• The limit for withdrawing funds generally is the total amount of money in the account.
  • Debit cards may also come with additional benefits, such as rewards programs, but are somewhat limited compared to credit cards.
  • Debit cards can also be used as ATM cards, but there are no interest charges, since the money is being withdrawn from the debit cardholder's account.
  • Debit cards do not contribute to or affect a credit score, since they do not use credit.
  • A debit card may be easier to get than a credit card, since it’s linked to money that is already in an account.

Which type of card is best?

The features listed above for the two types of cards are only partial; they don’t include every possible feature or benefit available, only a few important ones. With significant differences between each type of card, a potential cardholder must review and decide what features they value most. A few card differences worth highlighting are that the requirements for getting a credit card are more stringent than for a debit card, but the credit card does build up a credit score history. Alternatively, debit cards require budgeting discipline because the payment is immediate; the user always needs to know their balance before making a purchase. Overall, a user's card preference will depend on their needs, financial management style, and spending habits. Some interesting spending card details may be viewed at the U.S. Federal Trade Commission's (FTC) site, where it discusses credit, debit, and charge cards, and it provides useful information on using a credit card.

Are college deals good deals? 

College bookstores, online retailers, streaming music and other services will offer limited-time or ongoing discounts to college students, both when school begins and throughout the year. These offers usually bombard students via online ads, emails, and, maybe, through the U.S. mail. Usually the student must register with the retailer or service and provide their school email address to get the price deals. Some college bookstores seem to have endless sales, with the types of goods with special prices changing every week; popular categories for special deal pricing often include school-branded clothing or well-known software. These product or service providers promise enticing, seemingly big discounts for students, but are these special prices really a good deal?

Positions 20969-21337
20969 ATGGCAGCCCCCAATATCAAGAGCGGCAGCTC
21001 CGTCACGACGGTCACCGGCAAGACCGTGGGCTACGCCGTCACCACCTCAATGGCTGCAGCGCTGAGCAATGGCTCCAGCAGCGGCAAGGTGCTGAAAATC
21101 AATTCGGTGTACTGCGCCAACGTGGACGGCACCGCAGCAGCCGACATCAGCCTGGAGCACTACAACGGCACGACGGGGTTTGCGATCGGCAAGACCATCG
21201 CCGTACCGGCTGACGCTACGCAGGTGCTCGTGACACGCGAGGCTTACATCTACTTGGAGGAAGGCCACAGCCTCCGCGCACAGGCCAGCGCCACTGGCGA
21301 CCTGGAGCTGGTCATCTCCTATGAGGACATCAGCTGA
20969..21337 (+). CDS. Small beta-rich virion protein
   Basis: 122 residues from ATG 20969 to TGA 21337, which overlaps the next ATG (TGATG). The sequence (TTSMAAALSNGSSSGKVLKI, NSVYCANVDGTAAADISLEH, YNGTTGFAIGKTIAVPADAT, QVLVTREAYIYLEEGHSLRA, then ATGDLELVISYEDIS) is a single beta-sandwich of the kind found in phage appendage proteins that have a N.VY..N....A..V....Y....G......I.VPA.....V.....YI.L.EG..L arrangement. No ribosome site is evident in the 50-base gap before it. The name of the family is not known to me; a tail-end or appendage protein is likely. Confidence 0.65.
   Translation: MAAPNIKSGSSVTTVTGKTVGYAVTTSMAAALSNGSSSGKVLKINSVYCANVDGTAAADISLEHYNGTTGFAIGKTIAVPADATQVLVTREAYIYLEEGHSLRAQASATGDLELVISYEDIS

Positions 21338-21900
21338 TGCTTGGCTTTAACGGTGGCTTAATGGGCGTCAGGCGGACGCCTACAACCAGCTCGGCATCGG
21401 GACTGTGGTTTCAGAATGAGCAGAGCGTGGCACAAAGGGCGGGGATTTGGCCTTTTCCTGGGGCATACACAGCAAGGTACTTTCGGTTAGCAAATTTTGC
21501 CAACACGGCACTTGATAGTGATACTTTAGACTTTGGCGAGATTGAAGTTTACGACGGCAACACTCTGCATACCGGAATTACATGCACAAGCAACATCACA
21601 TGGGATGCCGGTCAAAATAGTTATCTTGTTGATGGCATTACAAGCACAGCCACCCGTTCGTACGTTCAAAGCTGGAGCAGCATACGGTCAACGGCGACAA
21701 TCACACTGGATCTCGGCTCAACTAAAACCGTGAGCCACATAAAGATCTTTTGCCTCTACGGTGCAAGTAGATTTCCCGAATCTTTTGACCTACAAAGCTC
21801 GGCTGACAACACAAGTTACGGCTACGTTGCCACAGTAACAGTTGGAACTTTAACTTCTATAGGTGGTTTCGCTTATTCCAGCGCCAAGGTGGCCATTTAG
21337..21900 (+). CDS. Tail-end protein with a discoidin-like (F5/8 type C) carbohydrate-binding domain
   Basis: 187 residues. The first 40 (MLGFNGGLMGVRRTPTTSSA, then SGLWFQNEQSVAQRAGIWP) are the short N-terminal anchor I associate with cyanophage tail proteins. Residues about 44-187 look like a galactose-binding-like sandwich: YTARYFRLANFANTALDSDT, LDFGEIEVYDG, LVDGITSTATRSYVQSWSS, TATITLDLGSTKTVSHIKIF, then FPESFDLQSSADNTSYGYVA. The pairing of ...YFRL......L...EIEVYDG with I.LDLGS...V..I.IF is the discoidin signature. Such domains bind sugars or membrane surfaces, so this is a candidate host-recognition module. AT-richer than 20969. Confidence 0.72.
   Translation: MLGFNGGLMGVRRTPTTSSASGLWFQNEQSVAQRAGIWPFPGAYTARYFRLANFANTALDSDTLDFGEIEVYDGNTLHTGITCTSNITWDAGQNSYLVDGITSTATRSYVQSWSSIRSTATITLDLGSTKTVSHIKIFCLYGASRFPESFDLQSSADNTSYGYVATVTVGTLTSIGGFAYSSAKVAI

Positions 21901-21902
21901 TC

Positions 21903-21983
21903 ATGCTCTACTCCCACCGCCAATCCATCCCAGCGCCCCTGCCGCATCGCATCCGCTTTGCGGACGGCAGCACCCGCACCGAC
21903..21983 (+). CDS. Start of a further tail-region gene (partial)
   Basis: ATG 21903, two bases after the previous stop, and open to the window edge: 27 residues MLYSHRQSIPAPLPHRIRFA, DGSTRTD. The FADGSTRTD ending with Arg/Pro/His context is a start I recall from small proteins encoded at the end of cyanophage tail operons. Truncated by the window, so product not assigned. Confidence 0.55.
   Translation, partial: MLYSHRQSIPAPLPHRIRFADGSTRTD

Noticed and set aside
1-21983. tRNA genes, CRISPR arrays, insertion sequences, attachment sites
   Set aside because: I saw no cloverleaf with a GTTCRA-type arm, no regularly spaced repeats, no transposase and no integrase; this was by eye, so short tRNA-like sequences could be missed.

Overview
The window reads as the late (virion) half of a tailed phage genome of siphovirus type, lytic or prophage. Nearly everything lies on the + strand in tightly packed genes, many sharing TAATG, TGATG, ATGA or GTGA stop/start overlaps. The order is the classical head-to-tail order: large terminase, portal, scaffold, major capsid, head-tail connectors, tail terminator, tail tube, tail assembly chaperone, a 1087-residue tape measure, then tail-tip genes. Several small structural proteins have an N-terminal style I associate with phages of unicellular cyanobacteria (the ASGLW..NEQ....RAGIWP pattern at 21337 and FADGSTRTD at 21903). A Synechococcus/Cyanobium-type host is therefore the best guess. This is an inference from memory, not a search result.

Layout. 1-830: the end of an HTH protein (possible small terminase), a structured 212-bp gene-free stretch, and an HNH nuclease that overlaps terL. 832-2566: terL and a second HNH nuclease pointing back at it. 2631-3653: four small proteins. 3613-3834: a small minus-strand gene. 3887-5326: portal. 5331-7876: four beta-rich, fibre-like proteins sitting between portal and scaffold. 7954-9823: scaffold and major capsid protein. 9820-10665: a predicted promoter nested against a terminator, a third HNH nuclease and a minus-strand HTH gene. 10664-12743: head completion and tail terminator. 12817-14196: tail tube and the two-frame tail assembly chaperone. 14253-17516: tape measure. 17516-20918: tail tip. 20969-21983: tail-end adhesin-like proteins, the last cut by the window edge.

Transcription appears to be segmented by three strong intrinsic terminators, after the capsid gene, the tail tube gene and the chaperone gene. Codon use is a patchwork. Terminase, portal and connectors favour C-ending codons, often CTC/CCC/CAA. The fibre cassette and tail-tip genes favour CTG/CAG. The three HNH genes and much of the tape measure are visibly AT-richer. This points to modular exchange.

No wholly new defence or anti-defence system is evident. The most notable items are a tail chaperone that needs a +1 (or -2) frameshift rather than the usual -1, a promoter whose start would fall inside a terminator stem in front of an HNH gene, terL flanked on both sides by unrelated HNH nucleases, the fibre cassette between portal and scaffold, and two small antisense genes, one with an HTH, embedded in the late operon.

Well, these deals might be competitive or superior to prices from other sellers, but—as with college courses—it's a very good idea to do the related homework, and do it thoroughly. So, for college students, here's a little bit of discount deal homework to complete:

  • Check various online retailers, including auction sites, for their prices and compare them with special college student offers.
  • Make certain to compare the exact same item, including models, versions, and specifications—these details are especially important for electronics, such as laptop computers, cellphones, smartwatches, wireless earbuds, or noise-cancelling headphones.
  • Read the fine print—when does the deal expire, what happens after it expires, are there exceptions to the deal, and, if the deal is accepted, is there the possibility of being locked into a contract or conditions that are not favorable over the course of the service?
  • How quickly is the item needed? With a college store, the most important benefit it offers may be time rather than a competitive cost—if a student needs something immediately, the college bookstore is likely nearby and could have what they need right now or in a few days, and probably will not charge for shipping.

For students trying to save money and maximize a budget, taking the time to do the homework on deals is perhaps the best deal they can get.